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He liked to kill animals. It was a game he’d play during the longer drives. Jones wasn’t a bad guy entirely, he wasn’t particularly rotten, at least not to the core. He’d never kill a dog, for example, that would of course be wrong. Dogs were part of the family, they could be loved and they could love in return, no, dogs were like people - you couldn’t kill one, not even the smaller, louder, more opinionated ones, no matter how annoying. Cats? Well, cats were something of a middle ground. Jones had no doubt that they could be loved, but he wasn’t convinced that they could return that love. Not like a dog. A good dog would be loyal, but to Jones a good cat was one that just did its business outside. Cats would go where the food was, they’d never love their owners, not really. Martinez, one of Jones’ coworkers, reckoned that if a dog was as big as its master, it would still show love, but if a cat was as big as its owner, it would eat them. But they were still a pet, so he wouldn’t aim for them, but he wouldn’t brake for one either - that seemed fair.

Deer? He would avoid, but only because hitting one would wreck his car, and in its current state of disrepair such an impact would all but finish the old girl off. Most people seemed to consider deer to be cute like a cuddly toy, but to Jones they were vermin, along with every other untamed creature roaming around out there. Squirrels, frogs, mice, rats, hedgehogs, they were all fair game. Foxes? In his mind they were like dogs, but after one of them had been bold enough to wander into a house on the other side of the city, and gnawed off a baby’s finger before being chased away by a horrified mother, he decided that they were viable targets. Kids should be protected from those dirty, filthy beasts.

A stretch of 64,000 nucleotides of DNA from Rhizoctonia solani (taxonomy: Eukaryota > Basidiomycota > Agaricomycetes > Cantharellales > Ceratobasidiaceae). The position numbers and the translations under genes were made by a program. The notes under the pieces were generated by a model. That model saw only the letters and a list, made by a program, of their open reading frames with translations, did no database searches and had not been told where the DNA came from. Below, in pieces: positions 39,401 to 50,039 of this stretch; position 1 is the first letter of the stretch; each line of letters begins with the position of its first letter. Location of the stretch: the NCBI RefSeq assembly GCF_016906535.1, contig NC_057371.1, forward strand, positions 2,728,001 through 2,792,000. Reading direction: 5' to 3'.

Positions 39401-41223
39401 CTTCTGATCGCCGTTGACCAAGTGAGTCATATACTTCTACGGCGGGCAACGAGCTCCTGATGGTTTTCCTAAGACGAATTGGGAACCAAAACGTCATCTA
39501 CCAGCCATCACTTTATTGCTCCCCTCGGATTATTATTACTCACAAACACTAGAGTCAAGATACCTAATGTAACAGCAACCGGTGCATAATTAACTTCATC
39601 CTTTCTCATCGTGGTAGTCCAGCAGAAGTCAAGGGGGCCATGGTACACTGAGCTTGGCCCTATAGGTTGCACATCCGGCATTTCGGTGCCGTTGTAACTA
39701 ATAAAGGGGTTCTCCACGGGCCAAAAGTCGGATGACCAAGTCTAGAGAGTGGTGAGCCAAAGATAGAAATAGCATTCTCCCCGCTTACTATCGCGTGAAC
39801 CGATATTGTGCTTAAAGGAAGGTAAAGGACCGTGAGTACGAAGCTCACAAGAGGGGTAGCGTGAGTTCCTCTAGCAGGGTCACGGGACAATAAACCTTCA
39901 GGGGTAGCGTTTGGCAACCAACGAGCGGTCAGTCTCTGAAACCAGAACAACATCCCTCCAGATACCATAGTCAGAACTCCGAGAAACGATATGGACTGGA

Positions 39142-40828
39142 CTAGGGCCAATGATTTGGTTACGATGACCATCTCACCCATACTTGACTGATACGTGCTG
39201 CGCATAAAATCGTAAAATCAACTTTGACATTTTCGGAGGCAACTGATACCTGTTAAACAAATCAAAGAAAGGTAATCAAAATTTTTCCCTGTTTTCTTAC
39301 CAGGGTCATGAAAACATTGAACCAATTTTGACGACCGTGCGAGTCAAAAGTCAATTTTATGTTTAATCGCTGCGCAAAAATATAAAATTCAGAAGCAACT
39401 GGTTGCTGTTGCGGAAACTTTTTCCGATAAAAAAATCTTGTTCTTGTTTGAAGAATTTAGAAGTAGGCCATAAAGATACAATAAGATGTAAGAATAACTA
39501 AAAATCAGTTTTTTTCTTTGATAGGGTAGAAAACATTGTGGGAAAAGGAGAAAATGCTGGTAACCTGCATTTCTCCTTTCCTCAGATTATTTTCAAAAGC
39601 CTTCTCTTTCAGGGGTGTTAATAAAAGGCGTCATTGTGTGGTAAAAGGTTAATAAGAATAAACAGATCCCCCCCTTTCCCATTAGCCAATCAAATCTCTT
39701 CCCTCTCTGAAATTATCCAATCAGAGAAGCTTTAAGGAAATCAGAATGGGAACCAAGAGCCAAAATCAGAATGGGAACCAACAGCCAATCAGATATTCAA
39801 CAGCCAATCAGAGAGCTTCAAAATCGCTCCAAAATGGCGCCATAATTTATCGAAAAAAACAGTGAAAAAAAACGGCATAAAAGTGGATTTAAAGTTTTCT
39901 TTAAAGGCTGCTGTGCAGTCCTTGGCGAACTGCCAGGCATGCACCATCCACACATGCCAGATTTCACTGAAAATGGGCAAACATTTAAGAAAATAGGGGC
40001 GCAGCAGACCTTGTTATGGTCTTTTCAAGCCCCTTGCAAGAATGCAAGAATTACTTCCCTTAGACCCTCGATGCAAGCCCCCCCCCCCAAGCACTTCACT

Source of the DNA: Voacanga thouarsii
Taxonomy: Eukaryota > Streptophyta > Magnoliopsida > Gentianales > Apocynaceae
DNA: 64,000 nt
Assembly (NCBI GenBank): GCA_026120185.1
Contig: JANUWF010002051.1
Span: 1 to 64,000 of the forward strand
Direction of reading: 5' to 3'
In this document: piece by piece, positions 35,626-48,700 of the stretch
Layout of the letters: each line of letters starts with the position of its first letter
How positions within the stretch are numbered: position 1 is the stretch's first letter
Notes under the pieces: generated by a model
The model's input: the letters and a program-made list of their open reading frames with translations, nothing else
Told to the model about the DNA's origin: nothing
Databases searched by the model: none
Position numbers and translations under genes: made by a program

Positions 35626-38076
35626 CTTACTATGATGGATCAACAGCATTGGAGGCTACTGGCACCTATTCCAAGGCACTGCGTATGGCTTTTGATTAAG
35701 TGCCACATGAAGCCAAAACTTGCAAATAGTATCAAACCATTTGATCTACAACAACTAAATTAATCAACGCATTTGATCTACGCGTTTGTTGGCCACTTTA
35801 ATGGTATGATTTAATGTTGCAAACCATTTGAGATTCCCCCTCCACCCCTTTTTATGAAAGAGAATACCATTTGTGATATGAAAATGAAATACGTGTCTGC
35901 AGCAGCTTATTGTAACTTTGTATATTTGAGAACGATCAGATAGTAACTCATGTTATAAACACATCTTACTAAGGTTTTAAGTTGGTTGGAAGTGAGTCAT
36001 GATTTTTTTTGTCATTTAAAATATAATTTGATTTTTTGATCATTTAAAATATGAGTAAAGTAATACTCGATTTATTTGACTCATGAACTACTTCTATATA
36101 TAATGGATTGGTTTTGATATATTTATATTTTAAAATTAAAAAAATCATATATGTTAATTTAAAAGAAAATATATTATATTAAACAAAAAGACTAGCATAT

Jones worked for a small Chinese restaurant on the South-side of the city. ‘Satisfaction’ was the name of the place and despite sounding like an unconvincing massage parlour, it was well known for making some of the best Chinese food in the country; so much so in fact that customers would pay extra just to have it delivered to them from across the city, rather than ordering from somewhere local. And so, this was Jones’ lot in life: Driving back and forward down streets and lanes, and over bridges, both in rush hour when roads were crammed with sluggish traffic, and also when they were empty at night. Despite his flaws - and a university degree in politics which sat in proud frustration on his bedroom wall - he enjoyed the simplicity of his work and took at least a small amount of pride in doing it to the best of his abilities, ensuring that each evening between the hours of 5PM and Midnight, customers received their food promptly, before it would get cold. There are few things worse than a cold Chinese meal.

A driver, whether delivery or long haul, has to amuse themselves somehow, filling each journey with pastimes designed to rescue the mind from a fate worse than boredom; for Jones it wasn’t the radio or an audio-book which saved him from the jaws of monotony, no, it was his game - a nightly target to reach, to see just how many unsuspecting animals he could nail with the wheels of his car. The game had a simple scoring system: 1 point for a frog, 2 for a rat, 3 for a hedgehog, and 4 for a squirrel - once he even hit a badger which he decided was surely worth at least 5 points. 

Of course during many shifts he scored 0 and then on others maybe a paltry 1 or 2, but on this night he was flying. He had managed to crush one hedgehog, a whole group of frogs in a single go, and a squirrel, although he acknowledged that the squirrel was already dying having been partially squashed by another vehicle, its back legs mushed into the ground, but with a subtle shift of the steering wheel Jones was sure to finish it off, claiming the points in the process; happy in the thought that his car - his ‘Old Girl’ - had added to her own grim tally for the night.

Despite his glee at the crunching sound and subtle vibrations of the old girl claiming a good number of prey in quick succession, there was an annoyance about the situation. He had just been a few minutes from finishing work, with his mind turning to the beers nesting in his fridge, when a regular customer put in a big order - at five to midnight! It was to be delivered to a suburb in the north of the city and, even with the roads deserted on a Monday night, it was still at least a thirty minute drive to get there. This meant that Jones would not be sitting on his worn red lazy-boy chugging a cold beer until at least half one in the morning. That was more than enough to put him into a foul mood, but despite the animosity burrowing inside, he did take his job seriously and knew that the delivery just had to be made.

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